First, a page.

College attainment


Pharos-Tribune staff writer

This month, the bills for freshmen heading off to Purdue, Indiana, Indiana State and Ball State will total just about what a part-time salary for a year will bring home.

Many students are having to work to make ends meet if they have little or no scholarship money, but want to better themselves by getting a college education and possibly a degree.

That opportunity is one that could be getting away from more families and the next generation of Indiana high school students. The National Center for Public Policy and Education has reported what many already may know: The cost of college is rising faster than personal income. At some point, something has to give, and college degrees may be one of them. While students from other states can enroll at Notre Dame, Valparaiso, DePauw, Wabash and other private schools that cost tens of thousands annually, many students who have grown up here and may spend the rest of their lives here may never get the chance. The Community College of Indiana is making college more affordable through Ivy Tech State College campuses, but will that be enough to raise personal incomes and make the Indiana work force ready for the jobs in the rest of the 21st century economy?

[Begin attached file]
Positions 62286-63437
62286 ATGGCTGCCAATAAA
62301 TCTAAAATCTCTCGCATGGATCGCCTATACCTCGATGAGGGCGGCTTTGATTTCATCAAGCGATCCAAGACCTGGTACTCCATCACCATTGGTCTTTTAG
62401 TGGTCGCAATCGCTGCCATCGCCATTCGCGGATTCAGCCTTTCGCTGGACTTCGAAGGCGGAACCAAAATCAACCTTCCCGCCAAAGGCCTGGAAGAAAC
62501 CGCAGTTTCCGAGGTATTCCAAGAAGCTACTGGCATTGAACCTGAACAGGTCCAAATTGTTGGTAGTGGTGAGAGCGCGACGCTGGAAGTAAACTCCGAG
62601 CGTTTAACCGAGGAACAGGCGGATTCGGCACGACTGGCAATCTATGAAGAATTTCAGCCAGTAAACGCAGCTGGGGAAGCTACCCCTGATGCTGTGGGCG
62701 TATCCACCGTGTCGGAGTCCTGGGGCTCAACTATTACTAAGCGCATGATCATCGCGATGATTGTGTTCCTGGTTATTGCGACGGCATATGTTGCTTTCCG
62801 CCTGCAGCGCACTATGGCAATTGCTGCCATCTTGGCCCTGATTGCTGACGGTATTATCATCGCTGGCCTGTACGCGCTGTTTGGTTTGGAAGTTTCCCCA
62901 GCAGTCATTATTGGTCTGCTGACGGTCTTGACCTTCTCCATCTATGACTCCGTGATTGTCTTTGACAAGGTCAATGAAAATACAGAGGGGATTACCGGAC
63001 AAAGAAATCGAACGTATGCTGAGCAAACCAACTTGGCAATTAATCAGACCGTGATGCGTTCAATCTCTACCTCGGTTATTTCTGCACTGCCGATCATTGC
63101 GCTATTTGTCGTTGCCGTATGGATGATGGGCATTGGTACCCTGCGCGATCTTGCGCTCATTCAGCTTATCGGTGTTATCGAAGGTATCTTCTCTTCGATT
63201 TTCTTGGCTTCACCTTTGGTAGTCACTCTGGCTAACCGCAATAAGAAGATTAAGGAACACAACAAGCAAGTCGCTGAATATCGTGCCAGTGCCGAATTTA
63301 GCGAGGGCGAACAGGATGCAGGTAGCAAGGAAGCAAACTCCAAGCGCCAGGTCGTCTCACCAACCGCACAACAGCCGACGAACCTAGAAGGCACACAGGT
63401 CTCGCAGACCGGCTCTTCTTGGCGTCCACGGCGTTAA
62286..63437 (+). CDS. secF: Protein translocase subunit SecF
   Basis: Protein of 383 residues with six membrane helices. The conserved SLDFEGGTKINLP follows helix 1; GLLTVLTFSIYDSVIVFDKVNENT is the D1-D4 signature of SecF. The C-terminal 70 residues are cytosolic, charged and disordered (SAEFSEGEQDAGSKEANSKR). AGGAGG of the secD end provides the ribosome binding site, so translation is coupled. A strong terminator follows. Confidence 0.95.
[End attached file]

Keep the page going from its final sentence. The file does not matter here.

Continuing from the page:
The issue is the focus of this week’s Pharos-Tribune Sound Off question:

What can Indiana officials do to reduce the cost of college to Hoosier families?

Callers have until 5 p.m. Friday to call Sound Off at 722-5000, Ext. 5195. Callers are asked to leave their name, daytime phone number and opinion. Outside local exchanges, callers may dial toll-free at (800) 676-4125, Ext. 5195.

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